By Andrew Scott
Where ever there is knowledge,
Where ever there is virtue,
Where ever there is beauty,
He will find a home.
Dr Ananda Coomaraswamy was born exactly 135 years ago on August 22, 1877. His mother was English while his distinguished father, Sir Muttu Coomaraswamy, was a devoted Hindu who was also the first Hindu to be called to the English Bar. Ananda Coomaraswamy’s father died while Ananda was very young and young Coomaraswamy was brought up in England from where he ultimately graduated in Geology from the University of London.
He served in Sri Lanka (then Ceylon) as an active geologist and mineralogist and achieved recognition as a renowned scientist by a series of very impressive discoveries. Later he became the Curator of the Boston Museum of Fine Arts and died in 1947 aged 70. As an energetic young man Ananda Coomaraswamy played a prominent role in the regeneration of the culture of this country at the turn of this century. He was an ardent nationalist who sometimes directed his attacks on the materialism of the West.
He had an utter contempt to both Europeanized Indians as well as Europeanized Sri Lankans and he constantly remarked that these Europeans or Sri Lankans were Indian or Sri Lankan only by name and said: “A single generation of English education suffices to break the threads of tradition and create a nondescript pariah who does not belong to the East or the West, the past or the present.” He was one of those who always pointed out that schools and churches hastened the decay of Eastern culture and noted: “If you teach a man that what he has thought right is wrong, he will apt to think that what he has thought wrong is right.”
Ananda Coomaraswamy’s views on politics too was as much varied as his noble ideas about art. He was a nationalist in outlook but he always pointed out the great danger to which nationalism may eventually lead.
He elaborated on his warnings in one of his early essays of genius ‘Young India’ and advocated that nationalism should positively contribute to the solution of problems that face the whole world, and no longer mere – as a single race or continent.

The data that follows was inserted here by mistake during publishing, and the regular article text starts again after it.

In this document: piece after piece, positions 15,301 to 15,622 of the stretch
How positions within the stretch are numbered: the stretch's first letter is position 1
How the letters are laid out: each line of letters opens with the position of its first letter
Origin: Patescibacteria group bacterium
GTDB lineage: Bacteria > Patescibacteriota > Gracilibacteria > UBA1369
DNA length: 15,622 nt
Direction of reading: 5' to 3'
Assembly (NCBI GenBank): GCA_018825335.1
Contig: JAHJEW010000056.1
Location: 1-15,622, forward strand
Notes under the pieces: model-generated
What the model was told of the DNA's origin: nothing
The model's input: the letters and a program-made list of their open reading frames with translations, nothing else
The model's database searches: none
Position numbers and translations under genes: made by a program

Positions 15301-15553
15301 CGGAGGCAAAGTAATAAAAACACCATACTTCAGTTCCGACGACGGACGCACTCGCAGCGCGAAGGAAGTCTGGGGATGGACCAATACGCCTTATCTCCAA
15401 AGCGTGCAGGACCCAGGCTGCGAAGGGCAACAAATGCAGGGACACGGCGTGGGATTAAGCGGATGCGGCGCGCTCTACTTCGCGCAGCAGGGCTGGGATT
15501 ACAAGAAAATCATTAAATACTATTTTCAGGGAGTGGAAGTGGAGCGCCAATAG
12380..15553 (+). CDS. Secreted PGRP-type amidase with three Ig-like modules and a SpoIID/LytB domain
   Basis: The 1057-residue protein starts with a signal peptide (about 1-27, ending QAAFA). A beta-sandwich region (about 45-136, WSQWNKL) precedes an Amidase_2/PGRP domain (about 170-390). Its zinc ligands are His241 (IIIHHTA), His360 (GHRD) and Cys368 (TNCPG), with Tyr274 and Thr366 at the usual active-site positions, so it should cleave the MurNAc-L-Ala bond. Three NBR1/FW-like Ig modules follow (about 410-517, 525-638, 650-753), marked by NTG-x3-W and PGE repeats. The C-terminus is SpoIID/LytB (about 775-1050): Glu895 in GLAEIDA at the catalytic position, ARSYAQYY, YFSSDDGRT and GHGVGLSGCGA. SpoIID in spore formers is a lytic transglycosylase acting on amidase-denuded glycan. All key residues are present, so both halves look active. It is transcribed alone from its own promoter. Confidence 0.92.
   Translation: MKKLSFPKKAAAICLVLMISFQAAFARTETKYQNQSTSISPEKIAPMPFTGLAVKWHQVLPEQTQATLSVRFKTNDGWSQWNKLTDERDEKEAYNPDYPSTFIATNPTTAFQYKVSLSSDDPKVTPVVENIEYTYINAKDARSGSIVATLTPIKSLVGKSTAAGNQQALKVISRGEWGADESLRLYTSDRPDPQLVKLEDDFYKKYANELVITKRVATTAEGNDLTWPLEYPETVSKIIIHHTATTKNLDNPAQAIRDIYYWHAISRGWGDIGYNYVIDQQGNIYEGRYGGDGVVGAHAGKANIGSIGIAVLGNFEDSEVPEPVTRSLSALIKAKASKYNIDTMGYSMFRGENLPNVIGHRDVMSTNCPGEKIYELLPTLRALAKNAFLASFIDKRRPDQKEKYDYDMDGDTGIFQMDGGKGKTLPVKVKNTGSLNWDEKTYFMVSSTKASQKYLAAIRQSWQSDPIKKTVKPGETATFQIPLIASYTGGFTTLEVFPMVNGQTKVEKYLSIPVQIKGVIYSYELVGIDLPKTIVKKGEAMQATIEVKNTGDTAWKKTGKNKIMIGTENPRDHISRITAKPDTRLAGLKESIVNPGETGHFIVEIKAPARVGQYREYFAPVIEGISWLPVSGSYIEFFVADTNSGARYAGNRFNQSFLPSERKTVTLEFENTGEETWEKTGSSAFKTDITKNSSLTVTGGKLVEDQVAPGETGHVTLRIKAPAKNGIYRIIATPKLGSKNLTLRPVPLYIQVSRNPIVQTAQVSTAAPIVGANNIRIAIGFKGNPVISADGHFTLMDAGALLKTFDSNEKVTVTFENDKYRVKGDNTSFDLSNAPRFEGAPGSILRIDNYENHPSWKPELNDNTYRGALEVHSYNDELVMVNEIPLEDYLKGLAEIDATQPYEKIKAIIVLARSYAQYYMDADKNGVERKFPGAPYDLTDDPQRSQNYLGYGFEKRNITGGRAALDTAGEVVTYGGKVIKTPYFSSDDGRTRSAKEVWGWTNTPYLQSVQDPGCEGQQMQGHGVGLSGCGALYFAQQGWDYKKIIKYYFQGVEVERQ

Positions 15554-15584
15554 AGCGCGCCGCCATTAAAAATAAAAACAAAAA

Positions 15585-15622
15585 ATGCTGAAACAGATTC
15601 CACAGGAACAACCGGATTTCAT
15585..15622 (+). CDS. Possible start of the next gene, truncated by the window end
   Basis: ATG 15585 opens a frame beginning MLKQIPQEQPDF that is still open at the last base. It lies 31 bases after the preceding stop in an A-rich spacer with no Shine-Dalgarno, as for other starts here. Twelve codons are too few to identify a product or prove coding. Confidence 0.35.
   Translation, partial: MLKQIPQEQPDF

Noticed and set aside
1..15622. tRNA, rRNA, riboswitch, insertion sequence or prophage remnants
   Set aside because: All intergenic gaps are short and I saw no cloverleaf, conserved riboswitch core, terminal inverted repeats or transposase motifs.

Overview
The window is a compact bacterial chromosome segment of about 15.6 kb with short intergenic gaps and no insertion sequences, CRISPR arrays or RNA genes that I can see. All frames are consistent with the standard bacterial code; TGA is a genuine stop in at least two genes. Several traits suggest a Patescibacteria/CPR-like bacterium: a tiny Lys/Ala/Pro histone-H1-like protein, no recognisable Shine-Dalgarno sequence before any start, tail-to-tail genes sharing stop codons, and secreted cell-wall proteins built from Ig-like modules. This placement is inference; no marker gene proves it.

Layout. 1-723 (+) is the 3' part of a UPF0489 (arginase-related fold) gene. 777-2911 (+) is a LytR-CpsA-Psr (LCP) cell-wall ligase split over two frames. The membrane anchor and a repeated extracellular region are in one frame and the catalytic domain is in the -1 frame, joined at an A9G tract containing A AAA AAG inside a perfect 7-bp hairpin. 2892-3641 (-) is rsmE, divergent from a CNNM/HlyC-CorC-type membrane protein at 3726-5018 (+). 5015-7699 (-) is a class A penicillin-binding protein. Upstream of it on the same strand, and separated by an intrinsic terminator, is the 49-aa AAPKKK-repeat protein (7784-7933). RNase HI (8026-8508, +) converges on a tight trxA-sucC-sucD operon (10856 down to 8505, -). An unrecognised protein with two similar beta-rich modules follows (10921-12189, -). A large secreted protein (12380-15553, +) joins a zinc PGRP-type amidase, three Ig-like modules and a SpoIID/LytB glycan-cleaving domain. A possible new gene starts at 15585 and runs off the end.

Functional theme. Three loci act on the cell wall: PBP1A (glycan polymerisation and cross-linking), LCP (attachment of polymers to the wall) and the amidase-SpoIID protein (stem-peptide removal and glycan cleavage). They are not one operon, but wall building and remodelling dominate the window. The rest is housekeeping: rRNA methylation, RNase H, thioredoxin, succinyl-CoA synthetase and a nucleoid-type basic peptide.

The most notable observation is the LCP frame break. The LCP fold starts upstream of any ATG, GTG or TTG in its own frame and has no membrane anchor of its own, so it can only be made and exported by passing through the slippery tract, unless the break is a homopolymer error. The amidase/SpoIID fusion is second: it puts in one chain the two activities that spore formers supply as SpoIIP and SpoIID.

His clear intellect ranged over many subjects such as petrology, philosophy, metaphysics, music, iconography, philology, art and architecture. His knowledge of the indigenous arts and crafts was unexcelled and he was also called the greatest orientalist of all time. In Ananda Coomaraswamy was harmoniously blended both Eastern and Western culture and whether he wrote on politics or poetry, on myths or on metaphysics he wrote with erudition and clarity and whether it was Plato or the Upanishads, the Bible or the Baghavad Gita, the Koran or the Tripitaka, he was imbued with the true spirit of their noble teachings.
Ananda Coomaraswamy who began life as a scientist and attained its coveted heights, was also highly interested and equally competent to stress the importance of literacy. He was one of the rare Sri Lankans who emphasized that literacy is an essential commodity for the cultural resurgence of a nation.
One of his essays ‘Borrowed Plumes’, first published in Kandy in 1905, was his maiden literary efforts. It reflects the deep thoughts of a youthful genius. In this essay he describes very movingly the destruction of native life under foreign domination.
This is an interesting essay that should be read and re-read now specially in view of the serious efforts being presently made to reactivate Sri Lanka’s cultural heritage. His writings have a vital and vibrant message for men and nations everywhere who are interested to preserve their moral and cultural integrity.
He revealed to the Sri Lankans that art is nothing more, nothing less, than a mere skill and he showed an utter contempt for those who had built up a magical aura around art and spoke of some vague appreciation of art.
His greatest lament was that the modern mind had separated art from work and that art as a leisure time activity is completely unknown. He placed a high value both on his dignity and freedom as well as on the dignity and freedom of others and his independence of spirit and thought continue to inspire us even today.
It was characteristic of him that he was ever active and critical of his fellow men too. His greatly absorbing and colossal work, Medieval Sinhalese Art remains a monumental volume in this sphere while from rocks and stones to art and culture, from culture to man and society itself he was an authority as well as a dynamic source of inspiration.
To us living in this complex modern world, sometimes harassed by these very complexities, which often result in broken harmonies, Ananda Coomaraswamy’s life serves well as a unique model. To those of us who love to preserve and improve our personal integrity and human dignity his life contains personal qualities worth of emulation and it is good for us, his countrymen, to emulate his worthy qualities and his vital message of the more idealistic values of integrity, justice, courage and purity of thought and action for which he nobly stood.
We should also remember Dr Ananda Coomaraswamy as a great Sri Lankan who attained international eminence as a philosopher of art and art historian, as an expositor of oriental art and philosophy, as a traditionalist thinker, as a sociologist, educationalist, knowledgeable commentator on comparative religion, erudite writer and above all as an essayist with the touch of a prophet.